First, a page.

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If a church is to reach beyond denominational boundaries, why would it not be radically inclusive?

In doing so, why would it not reduce its dogma to essentials?

If it is to focus on unity, why the emphasis on personal salvation?

If it is to be Jesus centered, why would it not strive to answer the question "Who was Jesus and what does it mean to follow him?"

If it is to be scripturally based, why not quote the Gospels?

If it is not to be practice oriented but based on faith alone, what do we do with Matthew 25?

It is no wonder many love Jesus but have no use for the church.

Tarvid (talk) 03:04, 18 September 2009 (UTC)

The answer to your questions is, simply, that the author of the article is, as I write, below, an obviously conservative, non-denominational Christian... one who thinks that "non-denominational" and "post-denominational" are the same thing; or, possibly -- more likely, in fact -- wants to blue the line between the two, and steer clear of post-denominationalism's true meaning since most (not all, certainly, but most) who call themselves "post-denominational" tend to be more liberal/progressive... which is, of course, anathema to conservative Christians. It is in their interest, then, to just not even have true post-denominationalism on the discussion table. This article is, then, POV, indeed. It needs serious re-writing! I am, then, now adding the POV template to the top of the article; and I'm also making a note to circle back, whenever I can, and see if I can clean this thing up, if no one else has by then done it.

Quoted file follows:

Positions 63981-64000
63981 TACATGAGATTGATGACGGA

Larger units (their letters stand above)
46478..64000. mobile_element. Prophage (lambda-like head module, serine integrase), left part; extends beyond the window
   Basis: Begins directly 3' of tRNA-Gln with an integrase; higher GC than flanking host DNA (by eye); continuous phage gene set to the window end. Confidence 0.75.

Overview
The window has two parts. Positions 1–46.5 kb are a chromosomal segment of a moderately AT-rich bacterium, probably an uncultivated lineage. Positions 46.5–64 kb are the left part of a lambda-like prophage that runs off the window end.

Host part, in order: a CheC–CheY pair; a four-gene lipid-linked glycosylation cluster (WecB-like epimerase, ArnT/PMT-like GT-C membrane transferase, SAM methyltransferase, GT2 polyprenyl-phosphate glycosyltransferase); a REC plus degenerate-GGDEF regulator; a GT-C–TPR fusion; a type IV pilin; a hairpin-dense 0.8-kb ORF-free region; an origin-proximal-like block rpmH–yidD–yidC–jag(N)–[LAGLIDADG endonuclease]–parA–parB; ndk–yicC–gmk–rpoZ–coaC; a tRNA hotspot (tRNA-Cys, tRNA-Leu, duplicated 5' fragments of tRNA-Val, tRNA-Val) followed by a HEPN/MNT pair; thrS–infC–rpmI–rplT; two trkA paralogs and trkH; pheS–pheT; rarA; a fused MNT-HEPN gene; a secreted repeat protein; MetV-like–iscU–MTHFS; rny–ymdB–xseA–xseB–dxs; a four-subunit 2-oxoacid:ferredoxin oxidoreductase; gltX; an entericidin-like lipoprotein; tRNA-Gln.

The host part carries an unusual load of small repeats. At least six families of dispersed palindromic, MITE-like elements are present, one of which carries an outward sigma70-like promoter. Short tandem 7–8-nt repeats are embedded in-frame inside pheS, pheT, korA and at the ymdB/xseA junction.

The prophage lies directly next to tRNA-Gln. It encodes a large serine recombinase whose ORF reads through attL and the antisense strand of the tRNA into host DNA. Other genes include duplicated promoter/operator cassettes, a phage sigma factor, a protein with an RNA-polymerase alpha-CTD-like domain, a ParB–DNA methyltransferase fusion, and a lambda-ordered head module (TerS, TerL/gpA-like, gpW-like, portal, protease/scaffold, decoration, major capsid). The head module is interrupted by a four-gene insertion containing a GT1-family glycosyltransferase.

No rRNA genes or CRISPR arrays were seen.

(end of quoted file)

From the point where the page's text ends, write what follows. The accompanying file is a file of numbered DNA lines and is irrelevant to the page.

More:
Gregg L. DesElms (Username: Deselms) (talk) 04:06, 19 March 2013 (UTC)

Merge with Non-denominational Christianity?Edit

This article seems to be slightly redundant, since it describes a specific form of Non-denominational Christianity. Could the information here be merged into the other article cleanly? David aukerman talk 18:17, 24 October 2009 (UTC)

No! Wait! Please don't merge them! They are not the same! Not even close! The article seems redundant because whomever wrote it obviously sees no fundamental difference between "non-denominational" and "post-denominational," and clearly doesn't understand what post-denominational even means. How it's written definitely has a conservative Christian, non-denominational point-of-view. Someone (and I'm thinking of diving in and trying) needs to re-write this thing so that there is no confusion. It might help to read this article which differentiates the two terms, at least from a Jewish perspective. This article, then, addresses a different aspect of it, from a Christian point of view... not that it's definitive, mind you, from said point of view, but I'm just sayin'. This abstract helps to refine the point a little.
In its simplest terms, a non-denominational church or movement (or person or thing) is something that's intentionally not part of a mainline denomination, from its outset. A post-denominational church or movement (or person or thing) is something that was likely once a part of a mainline denomination, but wants to move past it. That's such a gross oversimplification that it actually makes it worse, but it hopefully at least sufficiently differentiates it that no one will want to merge the "non-denominational" and the "post-denominational" articles. That would be a wholly incorrect thing to do!
Gregg L. DesElms (Username: Deselms) (talk) 03:56, 19 March 2013 (UTC)

Problematic claim that "Its focus on doctrine distinguishes it from ecumenism."Edit

Ecumenism and the ecumenical movement has as one of its three main components Faith and Order, which deals with church-dividing issues of doctrine ("faith") and polity ("order") and the bulk of Faith and Order work has focused on doctrine shared across Christian communions. So I don't see how the "focus on doctrine distinguishes [Postdenomiationalism] from ecumenism." — Preceding unsigned comment added by Tedcampbell (talkcontribs) 13:20, 29 December 2021 (UTC) Tedcampbell (talk) 13:24, 29 December 2021 (UTC)